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Print 20 comment(s) - last by FITCamaro.. on Dec 11 at 5:09 PM


GM Spark less likely to burn  (Source: GM)
Lithium Phosphate batteries less prone to fire

GM announced the Spark EV back in October with little fanfare and few hard details. With the recent fires in the testing of the Volt, some car buyers and the government are looking at GM and specifically the batteries used in its vehicles.
 
The Volt is currently under investigation by the NHTSA and GM engineers to determine the cause of the fire and what should be done to prevent the fire from happening again. The battery packs in the Volt are made by LG Chem and use lithium-ion technology. That battery tech is more prone to fire than some other battery technology. 
 
Business Week reports that GM has chosen another company and different battery tech for the Spark. The Spark will use batteries built by A123. The A123 batteries are less fire prone as they use lithium phosphate chemistry. When GM took bids years ago for the battery packs for the Volt, the technology to mass-produce lithium phosphate batteries was not available.
 
James Hall from consulting company 2953 Analytics stated, "Lithium phosphate chemistry looks like it could be more friendly in terms of heat management. But it stores less energy. There is a tremendous amount of new discovery. This is new territory for lithium batteries."
 
Robert Kanode is the CEO of battery maker Valence Technology Inc. in Austin, Texas. Kanode said that if his firm used phosphate batteries to build a pack for the Volt it would be about 10% larger than the existing Volt battery pack. This is another reason phosphate technology isn't common in EVs today. 
 
Fisker will also be using lithium phosphate batteries in Karma EV.

Source: Business Week



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3249734 Inc.
By Namey on 12/9/2011 1:51:00 PM , Rating: 3
When I start a company, I'll also use a random alphanumeric string as the name.




RE: 3249734 Inc.
By Shadowsite on 12/9/2011 2:49:03 PM , Rating: 3
It isn't random. It is based on the chemistry used to create their modules.


RE: 3249734 Inc.
By corduroygt on 12/9/2011 2:55:49 PM , Rating: 4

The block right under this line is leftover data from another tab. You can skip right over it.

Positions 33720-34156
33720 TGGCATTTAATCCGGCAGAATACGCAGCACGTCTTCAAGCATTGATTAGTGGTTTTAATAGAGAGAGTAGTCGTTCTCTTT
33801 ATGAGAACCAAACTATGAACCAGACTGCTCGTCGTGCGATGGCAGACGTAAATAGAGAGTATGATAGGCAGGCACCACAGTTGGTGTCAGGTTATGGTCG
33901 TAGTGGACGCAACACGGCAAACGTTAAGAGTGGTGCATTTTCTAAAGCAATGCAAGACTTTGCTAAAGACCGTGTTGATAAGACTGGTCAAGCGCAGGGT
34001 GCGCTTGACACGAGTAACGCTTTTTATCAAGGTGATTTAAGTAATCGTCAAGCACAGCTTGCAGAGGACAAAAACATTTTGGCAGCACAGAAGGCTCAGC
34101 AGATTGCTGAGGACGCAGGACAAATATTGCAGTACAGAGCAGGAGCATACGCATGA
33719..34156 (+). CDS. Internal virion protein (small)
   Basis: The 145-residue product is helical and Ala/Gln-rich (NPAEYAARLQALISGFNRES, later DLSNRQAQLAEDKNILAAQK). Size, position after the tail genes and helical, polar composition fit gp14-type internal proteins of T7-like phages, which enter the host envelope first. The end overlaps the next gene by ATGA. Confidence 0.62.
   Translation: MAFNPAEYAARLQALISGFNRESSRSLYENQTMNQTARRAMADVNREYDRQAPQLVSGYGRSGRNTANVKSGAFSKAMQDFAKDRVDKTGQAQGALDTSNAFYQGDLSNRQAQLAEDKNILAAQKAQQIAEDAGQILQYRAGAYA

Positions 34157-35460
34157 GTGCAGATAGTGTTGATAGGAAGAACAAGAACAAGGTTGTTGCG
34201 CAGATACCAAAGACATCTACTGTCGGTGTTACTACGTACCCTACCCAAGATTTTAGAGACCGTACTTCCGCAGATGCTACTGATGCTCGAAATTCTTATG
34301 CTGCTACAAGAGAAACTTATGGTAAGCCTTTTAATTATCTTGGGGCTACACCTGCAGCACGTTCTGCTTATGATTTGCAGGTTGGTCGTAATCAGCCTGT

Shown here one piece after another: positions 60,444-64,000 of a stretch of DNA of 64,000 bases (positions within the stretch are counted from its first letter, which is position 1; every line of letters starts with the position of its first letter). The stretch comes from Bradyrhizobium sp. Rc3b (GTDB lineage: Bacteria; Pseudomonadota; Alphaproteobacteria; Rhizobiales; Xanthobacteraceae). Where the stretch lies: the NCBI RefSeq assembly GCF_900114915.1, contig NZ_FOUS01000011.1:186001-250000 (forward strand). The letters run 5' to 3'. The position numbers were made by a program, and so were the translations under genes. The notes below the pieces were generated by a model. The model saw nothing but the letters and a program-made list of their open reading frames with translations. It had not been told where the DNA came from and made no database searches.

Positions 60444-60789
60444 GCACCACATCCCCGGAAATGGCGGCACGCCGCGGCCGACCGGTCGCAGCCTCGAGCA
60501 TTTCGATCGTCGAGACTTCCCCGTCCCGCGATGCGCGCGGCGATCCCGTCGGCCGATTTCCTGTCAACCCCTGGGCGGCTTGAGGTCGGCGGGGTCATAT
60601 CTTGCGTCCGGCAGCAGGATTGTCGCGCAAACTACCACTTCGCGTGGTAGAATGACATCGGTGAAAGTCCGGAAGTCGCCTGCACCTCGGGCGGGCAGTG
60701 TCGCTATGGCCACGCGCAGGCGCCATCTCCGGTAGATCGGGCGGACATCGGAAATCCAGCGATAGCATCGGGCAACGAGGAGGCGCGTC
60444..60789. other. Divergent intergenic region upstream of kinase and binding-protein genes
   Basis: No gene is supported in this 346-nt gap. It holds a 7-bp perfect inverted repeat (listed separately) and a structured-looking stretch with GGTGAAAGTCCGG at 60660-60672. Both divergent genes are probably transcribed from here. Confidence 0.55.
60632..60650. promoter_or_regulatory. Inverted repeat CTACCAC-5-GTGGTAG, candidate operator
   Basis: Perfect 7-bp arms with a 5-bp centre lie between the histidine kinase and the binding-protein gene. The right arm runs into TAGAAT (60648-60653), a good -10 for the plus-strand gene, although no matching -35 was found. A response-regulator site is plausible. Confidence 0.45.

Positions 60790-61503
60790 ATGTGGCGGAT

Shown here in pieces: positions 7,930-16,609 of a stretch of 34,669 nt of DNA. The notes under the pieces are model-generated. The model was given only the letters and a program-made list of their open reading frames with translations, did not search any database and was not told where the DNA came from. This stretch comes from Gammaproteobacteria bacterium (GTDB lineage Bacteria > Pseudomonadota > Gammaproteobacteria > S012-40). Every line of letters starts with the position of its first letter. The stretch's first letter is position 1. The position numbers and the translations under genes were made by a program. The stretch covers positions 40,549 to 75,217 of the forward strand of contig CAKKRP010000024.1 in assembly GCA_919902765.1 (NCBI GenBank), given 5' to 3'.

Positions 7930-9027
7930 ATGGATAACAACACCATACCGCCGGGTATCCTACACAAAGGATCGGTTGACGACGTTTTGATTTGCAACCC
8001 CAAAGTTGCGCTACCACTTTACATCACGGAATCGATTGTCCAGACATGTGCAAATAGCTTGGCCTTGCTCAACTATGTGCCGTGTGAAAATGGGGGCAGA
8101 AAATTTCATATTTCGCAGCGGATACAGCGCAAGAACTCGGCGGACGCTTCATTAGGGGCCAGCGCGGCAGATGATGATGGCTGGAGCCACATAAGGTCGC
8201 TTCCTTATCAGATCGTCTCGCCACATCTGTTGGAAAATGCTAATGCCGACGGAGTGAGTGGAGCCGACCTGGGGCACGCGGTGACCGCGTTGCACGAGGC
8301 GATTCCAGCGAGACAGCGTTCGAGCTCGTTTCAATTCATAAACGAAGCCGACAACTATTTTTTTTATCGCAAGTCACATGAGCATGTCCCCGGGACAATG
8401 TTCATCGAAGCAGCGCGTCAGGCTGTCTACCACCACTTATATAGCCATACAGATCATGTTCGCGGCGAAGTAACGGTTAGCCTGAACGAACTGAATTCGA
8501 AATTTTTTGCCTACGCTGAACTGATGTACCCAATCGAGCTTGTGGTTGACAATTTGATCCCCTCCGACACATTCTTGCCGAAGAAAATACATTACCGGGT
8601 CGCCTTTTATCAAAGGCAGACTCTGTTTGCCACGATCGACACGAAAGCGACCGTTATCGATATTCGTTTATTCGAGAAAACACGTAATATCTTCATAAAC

I thought it was based on the owner's combination in his luggage.


RE: 3249734 Inc.
By JediJeb on 12/9/2011 3:09:27 PM , Rating: 5
Maybe they wanted to be listed in the Phone Book ahead of AAAAAAAAAAAAAAAAAAAA Auto Parts.


RE: 3249734 Inc.
By Smartless on 12/9/2011 3:16:41 PM , Rating: 5
Megamaid has gone from suck to blow!

Hey as naming conventions go it could be worse. They could name a non-electric car the Spark hoping to sell it on the great GM name before the EV or even hybrid comes out later.


RE: 3249734 Inc.
By Shadowmaster625 on 12/9/2011 3:17:53 PM , Rating: 2
2953 Analytics? Sounds pretty random...


RE: 3249734 Inc.
By FITCamaro on 12/11/2011 5:09:46 PM , Rating: 2
Maybe the founders birthday is 2-9-1953


By JediJeb on 12/9/2011 4:39:37 PM , Rating: 2
I wonder if you drive through a flooded area on the highway would these batteries in the Volt be sealed good enough to keep the water out, or do they come with a special warning to avoid any high water at all cost?


By Jedi2155 on 12/9/2011 6:47:19 PM , Rating: 2
LiPo is not the same chemistry as the one's used in the Volt. The Volt uses a variation of LMO (Lithium Manganese Oxide), while most RC Lipo's are LCO (Lithium Cobalt Oxide). LMO is a lot safer than LCO, although still not as safe as LFP (Lithium Iron Phosphate).


By Jedi2155 on 12/9/2011 6:48:50 PM , Rating: 2
LMO is more energy dense is considered reasonably safe, but unfortunately it is not safe enough when you're dealing with coolant as well.


Think this through
By YashBudini on 12/9/2011 8:37:14 PM , Rating: 3
Now that the Volt is having some flaming issues is it really a good idea to name this car the "Spark?"




RE: Think this through
By Zaranthos on 12/10/2011 12:56:57 AM , Rating: 3
Smoke and Fire were their first choice. ;-)


Whats the problem..
By drewsup on 12/10/2011 10:02:58 AM , Rating: 2
All the fires encountered were WEEKS after the initial collision. Standard salvage ops now should be to disconnect and quarantine the battery pack pending inspection. This is scare mongering at it worst.




RE: Whats the problem..
By topkill on 12/10/2011 11:31:31 AM , Rating: 2
And don't forget there are over 40,000 car fires in the US EVERY YEAR. And that is with today's gasoline and diesel based cars.

Yet, you don't see everyone running around freaking out about that do you?

When you put a LOT of energy (enough to make a 4,000 vehicle drive around for hundreds of miles) into a vehicle...bad things can happen. Get over it...or stop driving.


RE: Whats the problem..
By topkill on 12/10/2011 12:52:52 PM , Rating: 2
That was supposed to say: "enough to make a 4,000lb. vehicle drive around for hundreds of miles"


By toyotabedzrock on 12/9/2011 4:12:42 PM , Rating: 3
What am I missing? Is it not better that it doesn't set fire right away?




By JediJeb on 12/10/2011 11:53:32 PM , Rating: 2
Only if somehow you damaged your battery and didn't know it then parked it in your garage and it caught fire while you were asleep. Though that should be pretty rare.


It only takes a Spark
By JediJeb on 12/10/2011 11:56:32 PM , Rating: 2
to stop a fire!

or maybe

"You can't start a fire, you can't start a fire with a Spark"




"Young lady, in this house we obey the laws of thermodynamics!" -- Homer Simpson














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